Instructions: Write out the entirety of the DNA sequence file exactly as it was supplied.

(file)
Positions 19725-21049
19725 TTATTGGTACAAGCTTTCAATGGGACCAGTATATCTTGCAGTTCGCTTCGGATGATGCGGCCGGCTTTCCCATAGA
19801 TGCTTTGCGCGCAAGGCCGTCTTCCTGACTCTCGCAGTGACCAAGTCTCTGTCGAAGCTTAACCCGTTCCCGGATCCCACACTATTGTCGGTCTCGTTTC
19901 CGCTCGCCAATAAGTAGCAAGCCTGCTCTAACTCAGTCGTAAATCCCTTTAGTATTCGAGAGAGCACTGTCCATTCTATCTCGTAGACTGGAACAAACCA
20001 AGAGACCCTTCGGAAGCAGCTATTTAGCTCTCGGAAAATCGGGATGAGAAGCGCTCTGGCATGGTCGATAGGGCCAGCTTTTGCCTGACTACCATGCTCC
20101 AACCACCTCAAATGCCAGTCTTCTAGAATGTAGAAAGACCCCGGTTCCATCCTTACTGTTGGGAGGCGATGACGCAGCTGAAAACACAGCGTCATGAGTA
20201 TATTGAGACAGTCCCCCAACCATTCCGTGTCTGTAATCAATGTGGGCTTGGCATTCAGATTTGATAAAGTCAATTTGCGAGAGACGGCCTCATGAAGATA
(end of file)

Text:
Positions 19725-21049
19725 TTATTGGTACAAGCTTTCAATGGGACCAGTATATCTTGCAGTTCGCTTCGGATGATGCGGCCGGCTTTCCCATAGA
19801 TGCTTTGCGCGCAAGGCCGTCTTCCTGACTCTCGCAGTGACCAAGTCTCTGTCGAAGCTTAACCCGTTCCCGGATCCCACACTATTGTCGGTCTCGTTTC
19901 CGCTCGCCAATAAGTAGCAAGCCTGCTCTAACTCAGTCGTAAATCCCTTTAGTATTCGAGAGAGCACTGTCCATTCTATCTCGTAGACTGGAACAAACCA
20001 AGAGACCCTTCGGAAGCAGCTATTTAGCTCTCGGAAAATCGGGATGAGAAGCGCTCTGGCATGGTCGATAGGGCCAGCTTTTGCCTGACTACCATGCTCC
20101 AACCACCTCAAATGCCAGTCTTCTAGAATGTAGAAAGACCCCGGTTCCATCCTTACTGTTGGGAGGCGATGACGCAGCTGAAAACACAGCGTCATGAGTA
20201 TATTGAGACAGTCCCCCAACCATTCCGTGTCTGTAATCAATGTGGGCTTGGCATTCAGATTTGATAAAGTCAATTTGCGAGAGACGGCCTCATGAAGATA